2. Kermit the frog can be a real jerk.

    Watch all of the Sesame Street clips mentioned in the podcast.

    Subscribe and listen to all of The Week’s mini-podcasts here.


  3. It is obvious that none of you has the faintest notion of the bitter disappointment each of you has in your own way dished out to us. We are seeing the miserable death throes of the fourth of your collective marriages at the same time we see the advent of a fifth.

  4. According to a new study, U.S. males are starting puberty two years younger than the previous national average age. 

    "This should perhaps set a standard going forward for being very attentive to puberty in boys and being mindful that they’re developing earlier," says Dolores J. Lamb, a molecular endocrinologist at Baylor College of Medicine and president of the American Society for Reproductive Medicine, who wasn’t involved in the study. On the contrary, says lead author Marcia Herman-Giddens, a researcher at the University of North Carolina in Chapel Hill. The results shouldn’t be interpreted to establish a “new normal,” says Herman-Giddens. "Just because this is happening doesn’t mean this is normal or healthy."

    Keep reading


  5. In the first half of a new commercial from Luvs Diapers, a frazzled first-time mom sits alone in a restaurant, struggling to breastfeed her son under a blanket so as not to offend her fellow patrons. Cut to the second half of the clip, and a slightly older and wiser mom is in the same restaurant, this time breastfeeding her second baby in plain view while her firstborn, now a few years older, sits beside her. The shocked waiter can’t take his eyes off the woman’s chest, but the cool-headed and confident mom handles it like a pro, pointing to her face and saying, “Hey, up here.”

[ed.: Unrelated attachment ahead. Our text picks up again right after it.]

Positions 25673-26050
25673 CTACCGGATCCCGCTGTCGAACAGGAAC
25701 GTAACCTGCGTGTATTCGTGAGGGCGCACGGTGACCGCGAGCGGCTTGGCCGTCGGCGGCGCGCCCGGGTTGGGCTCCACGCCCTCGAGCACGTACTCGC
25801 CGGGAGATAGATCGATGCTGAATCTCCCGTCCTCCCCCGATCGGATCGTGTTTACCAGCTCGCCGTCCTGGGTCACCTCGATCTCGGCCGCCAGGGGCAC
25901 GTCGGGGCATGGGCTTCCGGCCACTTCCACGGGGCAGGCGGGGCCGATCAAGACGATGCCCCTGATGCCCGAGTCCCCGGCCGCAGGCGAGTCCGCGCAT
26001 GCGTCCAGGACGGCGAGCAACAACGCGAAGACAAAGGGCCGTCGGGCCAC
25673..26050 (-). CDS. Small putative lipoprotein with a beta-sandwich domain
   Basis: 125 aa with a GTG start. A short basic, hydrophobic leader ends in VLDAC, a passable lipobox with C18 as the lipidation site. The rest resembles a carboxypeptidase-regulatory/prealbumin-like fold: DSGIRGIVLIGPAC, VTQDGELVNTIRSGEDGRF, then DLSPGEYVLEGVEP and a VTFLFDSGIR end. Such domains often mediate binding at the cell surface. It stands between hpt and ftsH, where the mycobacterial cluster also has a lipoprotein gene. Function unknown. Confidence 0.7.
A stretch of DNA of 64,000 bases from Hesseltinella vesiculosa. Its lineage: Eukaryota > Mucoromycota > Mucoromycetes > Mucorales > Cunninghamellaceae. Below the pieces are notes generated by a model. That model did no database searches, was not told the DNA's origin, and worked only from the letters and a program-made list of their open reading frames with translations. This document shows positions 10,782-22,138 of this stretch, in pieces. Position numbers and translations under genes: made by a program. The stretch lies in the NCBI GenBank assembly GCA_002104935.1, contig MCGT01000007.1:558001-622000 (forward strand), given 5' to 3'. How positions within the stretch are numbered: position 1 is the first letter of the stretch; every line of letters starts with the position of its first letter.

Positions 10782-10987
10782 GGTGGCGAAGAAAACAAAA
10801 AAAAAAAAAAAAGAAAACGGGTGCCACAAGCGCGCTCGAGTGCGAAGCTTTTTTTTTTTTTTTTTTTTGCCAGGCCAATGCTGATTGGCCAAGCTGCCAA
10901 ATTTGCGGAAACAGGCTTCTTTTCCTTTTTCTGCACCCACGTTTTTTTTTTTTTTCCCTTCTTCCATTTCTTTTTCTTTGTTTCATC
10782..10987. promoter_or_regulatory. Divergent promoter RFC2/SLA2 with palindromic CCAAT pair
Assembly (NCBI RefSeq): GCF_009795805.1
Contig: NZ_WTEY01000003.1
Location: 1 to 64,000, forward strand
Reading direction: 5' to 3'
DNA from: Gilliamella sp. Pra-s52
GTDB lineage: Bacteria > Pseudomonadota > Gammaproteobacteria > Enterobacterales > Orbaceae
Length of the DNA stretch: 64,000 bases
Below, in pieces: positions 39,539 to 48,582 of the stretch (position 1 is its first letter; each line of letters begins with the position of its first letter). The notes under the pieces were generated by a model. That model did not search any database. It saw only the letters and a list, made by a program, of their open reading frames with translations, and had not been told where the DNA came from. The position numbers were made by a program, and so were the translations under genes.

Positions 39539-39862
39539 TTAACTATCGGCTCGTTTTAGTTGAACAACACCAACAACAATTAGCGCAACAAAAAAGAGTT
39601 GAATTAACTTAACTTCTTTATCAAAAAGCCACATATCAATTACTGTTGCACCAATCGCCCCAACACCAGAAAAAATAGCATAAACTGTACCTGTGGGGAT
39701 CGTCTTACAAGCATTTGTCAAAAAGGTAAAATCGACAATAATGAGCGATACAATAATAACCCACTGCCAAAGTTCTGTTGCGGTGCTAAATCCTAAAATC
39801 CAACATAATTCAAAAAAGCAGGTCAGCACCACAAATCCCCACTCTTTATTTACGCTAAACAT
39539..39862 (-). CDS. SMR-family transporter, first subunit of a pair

Luvs’ new ‘public breastfeeding is awesome’ ad


  6. Feel like some peace and quiet while traveling by plane? You’re in luck.

    One low-cost airline, AirAsia, will soon offer an adults-only “Quiet Zone” on long-haul flights. Only passengers age 12 or older will be allowed to sit in the first seven rows of the airline’s economy class. 

    Any chance we’ll see Quiet Zones on U.S. flights?


  7. After assessing years of life-altering injuries, the American Academy of Pediatrics (AAP) is urging pediatricians to discourage parents from setting up trampolines at their homes. Here, a look at the numbers behind this risky contraption:

    111,851Trampoline-related injuries treated in the ER in 2004

    97,908Trampoline-related injuries treated in 2009

    3,100Those who were required to remain in the hospital in 2009

    10,700Children in the U.S. hospitalized every year as a result of bicycle crashes

    61,000Children in the U.S. injured every year because of skateboarding 

    75Percentage of trampoline-related injuries resulting from multiple people jumping on the mat at the same time

    More numbers

    (Source: theweek.com)


  8. A new study by public health analyst Christine Jackson of the research institute RTI International, along with colleagues at the University of North Carolina at Chapel Hill, found that an unexpectedly high number of mom and dads think they can avoid raising kids who become irresponsible drinkers by exposing them to small amounts of alcohol — a sip of beer, a little wine — at a young age. Is that really a good idea?

    "Try and delay exposure to alcohol for as long as possible," says Ralph Hingson, director of the National Institute on Alcohol Abuse and Alcoholism’s Division of Epidemiology and Prevention Research.